In conversation with Ehab Kaoud, chief designer of the Ford EcoSport
Posted on: May 13, 2013 - 8:31pm IST
We had a chance to converse with Ehab Kaoud, a South American designer who is responsible for the eyeballs the Ford EcoSport is getting today, at the product’s deep dive program in Goa last week. Here’s Kaoud (E.K from here on) responding to some of the frequently asked questions on the design of the EcoSport and the questions we came up with after viewing the product.
IAB – The EcoSport has a long tradition in Brazil. How did you take a regional model and make a ‘One Ford’ global car? What were the main challenges there?
E.K – As you’ve said the first generation model was only regional. It was specially created for the South American market. The new one created some challenges. Within a Ford process or development we do market researches. So we’ve gone through three market researches here in India for this product. The process calls early on for a market research. At that point you don’t have a design, you have some ideas of what the car might be. So you rely on imagery in some cases which may not be cars, and in some cases they may concept cars. We created a bunch of ideas where we had our Ford Bronco Concept as tough and rugged, on the one side. The other side we had a concept car that was on the tough side (no name specified).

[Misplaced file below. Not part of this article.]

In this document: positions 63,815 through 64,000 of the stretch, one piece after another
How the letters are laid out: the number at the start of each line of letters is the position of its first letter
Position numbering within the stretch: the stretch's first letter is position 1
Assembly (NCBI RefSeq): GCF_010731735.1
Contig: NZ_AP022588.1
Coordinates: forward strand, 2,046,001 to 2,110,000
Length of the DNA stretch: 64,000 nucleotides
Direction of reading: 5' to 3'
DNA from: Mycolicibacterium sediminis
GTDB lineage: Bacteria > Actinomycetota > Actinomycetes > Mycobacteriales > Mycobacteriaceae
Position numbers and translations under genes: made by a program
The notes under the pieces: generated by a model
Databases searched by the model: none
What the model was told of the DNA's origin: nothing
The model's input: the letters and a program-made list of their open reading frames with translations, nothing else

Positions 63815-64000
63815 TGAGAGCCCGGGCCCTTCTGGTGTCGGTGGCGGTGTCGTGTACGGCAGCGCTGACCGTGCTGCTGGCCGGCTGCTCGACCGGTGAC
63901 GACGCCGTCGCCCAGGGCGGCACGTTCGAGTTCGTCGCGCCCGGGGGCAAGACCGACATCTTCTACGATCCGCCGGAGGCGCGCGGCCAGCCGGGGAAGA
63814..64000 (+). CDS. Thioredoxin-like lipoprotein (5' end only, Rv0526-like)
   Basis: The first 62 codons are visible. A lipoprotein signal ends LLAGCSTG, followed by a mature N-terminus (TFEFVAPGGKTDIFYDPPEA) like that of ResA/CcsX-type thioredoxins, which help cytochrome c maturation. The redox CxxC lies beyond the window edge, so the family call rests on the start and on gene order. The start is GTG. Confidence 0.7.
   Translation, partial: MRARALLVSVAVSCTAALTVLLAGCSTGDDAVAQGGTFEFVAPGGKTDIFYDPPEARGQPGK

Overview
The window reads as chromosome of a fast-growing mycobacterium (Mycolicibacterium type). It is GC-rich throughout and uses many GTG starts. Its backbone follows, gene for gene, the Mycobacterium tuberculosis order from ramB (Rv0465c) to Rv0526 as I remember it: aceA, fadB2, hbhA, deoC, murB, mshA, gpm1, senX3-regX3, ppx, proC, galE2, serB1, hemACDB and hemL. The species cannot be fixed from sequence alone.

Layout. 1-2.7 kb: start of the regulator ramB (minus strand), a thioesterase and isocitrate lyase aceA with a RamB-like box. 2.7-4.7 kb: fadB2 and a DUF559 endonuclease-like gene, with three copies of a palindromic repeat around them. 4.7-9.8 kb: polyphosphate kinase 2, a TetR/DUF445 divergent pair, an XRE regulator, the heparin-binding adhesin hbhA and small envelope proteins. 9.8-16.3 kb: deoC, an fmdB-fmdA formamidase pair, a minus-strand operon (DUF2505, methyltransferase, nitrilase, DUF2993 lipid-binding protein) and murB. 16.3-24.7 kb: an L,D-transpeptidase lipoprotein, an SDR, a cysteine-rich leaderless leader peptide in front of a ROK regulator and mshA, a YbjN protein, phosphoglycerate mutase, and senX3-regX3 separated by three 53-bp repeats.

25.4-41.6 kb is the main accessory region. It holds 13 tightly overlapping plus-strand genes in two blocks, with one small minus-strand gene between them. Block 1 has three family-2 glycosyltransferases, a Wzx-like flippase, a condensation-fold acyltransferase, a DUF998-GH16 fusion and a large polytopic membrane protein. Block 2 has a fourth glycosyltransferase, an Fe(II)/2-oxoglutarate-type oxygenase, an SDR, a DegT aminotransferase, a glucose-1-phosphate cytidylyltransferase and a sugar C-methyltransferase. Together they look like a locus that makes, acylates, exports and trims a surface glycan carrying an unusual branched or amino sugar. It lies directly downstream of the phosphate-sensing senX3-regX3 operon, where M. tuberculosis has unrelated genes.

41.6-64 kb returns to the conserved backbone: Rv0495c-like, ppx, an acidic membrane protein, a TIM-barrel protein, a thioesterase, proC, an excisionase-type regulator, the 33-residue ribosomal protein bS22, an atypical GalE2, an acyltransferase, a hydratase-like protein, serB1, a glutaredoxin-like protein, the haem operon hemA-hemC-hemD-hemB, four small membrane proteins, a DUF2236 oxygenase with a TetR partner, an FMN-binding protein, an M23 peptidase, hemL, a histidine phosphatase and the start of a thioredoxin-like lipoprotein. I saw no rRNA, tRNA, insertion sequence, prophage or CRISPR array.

And then we created a bunch of tough, rugged, trendy, timeless..about 7-8 concept cars…and we wanted to gauge where Sameer (the name of the ideal Indian EcoSport customer) would put these scale models.
Our global market studies found that there were some contradictions, but there were a lot of similarities. I attribute this to the age of the internet where today’s generation is a global generation. We’re all exposed to the same information. The consumer today is very well aware about design, engineering, and so many things that 25 years ago, they were not.
So a part of it helped, and the other part is simply taking all the information through market research and then putting it together and finding where the sweet spot is. I told the designers rather than sketching, you have the information, you know what the similarities are in each market, I want you to pretend the year is 2013, and journalists are putting your car on the cover of their magazines. What do you want the journalist to say? What is the title of the article on your car?
Each one of them then came up with a cover of a magazine and each one said I want the journalist to talk about fuel efficiency. I want the journalist to talk about contemporary styling. I want journalist to speak about ambiance. I told the designers, based on this, now you know where to get to, let’s go back to beginning and work towards that. And at that point we started sketching. That was really the one thing that helped create a product that would work for India and South America.